For any captain, one of the most perplexing tasks is to make wise and judicious use of the bowlers at his disposal. The quality of bowlers, the batting strength of opponents, condition of the pitch and what situation demands at a particular moment – all of these factors play an equally important role in deciding the over-quota for a bowler.
The task gets even more obscure when it comes to white-ball cricket. Unlike the traditional format of the game, where a bowler can bowl as long his team wants him to, the limited-overs format, as the name suggests, comes with certain limitations. When it comes to One-Day Internationals (ODIs), the bowler can’t deliver more than ten overs irrespective of how good and lethal he is on a particular day. The restrictions add extra pressure to the fielding side, and the batting side gets an opportunity to plan the attack accordingly — see of the most productive bowlers of the day and compensate it by attacking other bowlers.
However, there are instances when the team don’t hesitate to use their opening bowlers to deliver ten overs on the trot, especially when the bowler is mercilessly ripping apart the batting unit. The fielding-captain prefers not to make a change and rides on the bowler’s momentum to keep the opponent on backfoot.
Here are the five instances when opening bowlers delivered ten overs on the trot:
1.) Trent Boult
In the 4th ODI against India in 2019, Trent Boult put on a fiery display in Hamilton that saw the visitors succumbing for a paltry score of 92. The New Zealand speedster made excellent use of bowler-friendly pitch as he completed his full ten overs in a single spell.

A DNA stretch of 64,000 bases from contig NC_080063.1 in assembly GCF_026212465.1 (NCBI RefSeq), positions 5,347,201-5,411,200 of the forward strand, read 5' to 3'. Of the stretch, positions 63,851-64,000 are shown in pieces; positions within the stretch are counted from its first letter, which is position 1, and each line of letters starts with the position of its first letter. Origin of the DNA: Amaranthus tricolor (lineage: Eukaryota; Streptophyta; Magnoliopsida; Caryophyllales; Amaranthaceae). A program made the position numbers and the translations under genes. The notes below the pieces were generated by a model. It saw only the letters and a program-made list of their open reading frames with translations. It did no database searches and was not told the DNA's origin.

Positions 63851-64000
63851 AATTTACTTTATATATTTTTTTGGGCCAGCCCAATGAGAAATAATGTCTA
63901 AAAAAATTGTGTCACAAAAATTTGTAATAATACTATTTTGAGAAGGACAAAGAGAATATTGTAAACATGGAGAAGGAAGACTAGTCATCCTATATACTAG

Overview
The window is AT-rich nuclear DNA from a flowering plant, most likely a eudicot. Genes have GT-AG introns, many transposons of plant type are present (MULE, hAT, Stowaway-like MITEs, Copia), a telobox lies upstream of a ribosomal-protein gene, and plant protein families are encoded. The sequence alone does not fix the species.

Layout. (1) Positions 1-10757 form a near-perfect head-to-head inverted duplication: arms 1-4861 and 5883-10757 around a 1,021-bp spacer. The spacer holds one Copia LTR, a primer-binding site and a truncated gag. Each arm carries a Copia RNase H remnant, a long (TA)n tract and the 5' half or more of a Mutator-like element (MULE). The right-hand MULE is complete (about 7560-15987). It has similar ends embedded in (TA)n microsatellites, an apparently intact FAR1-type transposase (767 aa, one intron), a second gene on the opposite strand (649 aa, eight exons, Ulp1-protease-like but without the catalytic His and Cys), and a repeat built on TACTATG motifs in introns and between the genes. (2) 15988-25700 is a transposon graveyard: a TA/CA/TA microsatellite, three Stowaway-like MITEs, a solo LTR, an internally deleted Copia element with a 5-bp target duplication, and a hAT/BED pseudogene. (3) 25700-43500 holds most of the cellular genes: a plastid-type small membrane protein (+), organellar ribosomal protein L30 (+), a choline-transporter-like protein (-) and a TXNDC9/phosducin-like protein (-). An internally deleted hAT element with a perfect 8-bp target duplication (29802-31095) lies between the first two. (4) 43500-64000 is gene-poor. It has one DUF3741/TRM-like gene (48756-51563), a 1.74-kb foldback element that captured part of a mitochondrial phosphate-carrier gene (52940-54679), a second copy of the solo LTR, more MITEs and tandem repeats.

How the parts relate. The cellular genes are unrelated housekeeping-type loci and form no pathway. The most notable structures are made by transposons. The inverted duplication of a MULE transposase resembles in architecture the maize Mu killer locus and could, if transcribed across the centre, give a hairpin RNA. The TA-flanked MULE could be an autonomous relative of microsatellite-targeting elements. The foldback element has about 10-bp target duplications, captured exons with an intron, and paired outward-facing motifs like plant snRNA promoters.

Boult finished the match with figures of 5/21 including four maidens. Further, this was the fifth occasion Boult completed the five-wicket haul, also equalling Richard Hadlee’s record of most five-fors for the Blackcaps in ODI cricket.
2.) Shaun Pollock
As a part of the preparations for ICC World Cup 2007, Pakistan toured South Africa for a five-match ODI series which they eventually lost by 3-1.
Although Shaun Pollock was nearly unplayable for the whole series, it was in the fifth ODI at the Wanderers where he ran through Pakistan’s top-order in a single spell. Pollock finished his ten overs unchanged from one end and yielded match-defining figures of 5 for 23. Pakistan was dismissed for 153.
In reply, Jacques Kallis and AB de Villiers combined 155 runs for the second wicket partnership to guide their team towards a comfortable victory.
3.) Farveez Maharoof
Farveez Maharoof, making his debut for Sri Lanka at just 19, was one of the most skilful all-rounders who failed to materialise his talent at an international level.
However, Maharoof produced too many memorable, match-defining performances in his career spanning over a decade.
One such performance was against West Indies in the Indian Oil Cup 2005. The all-rounder bowled with impeccable accuracy, making the Windies batsman dance to his tune. He completed his 10 overs in a single spell, finishing the match with a spectacular figure of 3 for 9, including five maidens.
4.) Phil Simmons
The Caribbean speedster Phil Simmons produced one of the most miserly spells against Pakistan in the Benson & Hedges World Series 1992-93.
While the crowd at Sydney Cricket Ground expected some fierce display from Curtly Ambrose or Patrick Patterson, Simmons came out of syllabus.
He bowled for ten overs straight, conceding just 3 runs, getting 4 wickets and guiding West Indies to an improbable win.
5.) Mohammad Asif
In his heydays, Mohammad Asif was one of the most dreadful pacers who made the ball swing at his will. It is nothing less than a travesty that the former Pakistani, instead of excellent bowling skill, is known across the cricketing world for all sorts of wrong reasons.
In a match against South Africa at Durban, Asif masterminded an incredible spell to demolish the African batting unit. He bowled his 10 overs unchanged, returning magnificent figures of 2 for 29.
This was the lone victory for Pakistan in a series that they lost by a margin of 3-1.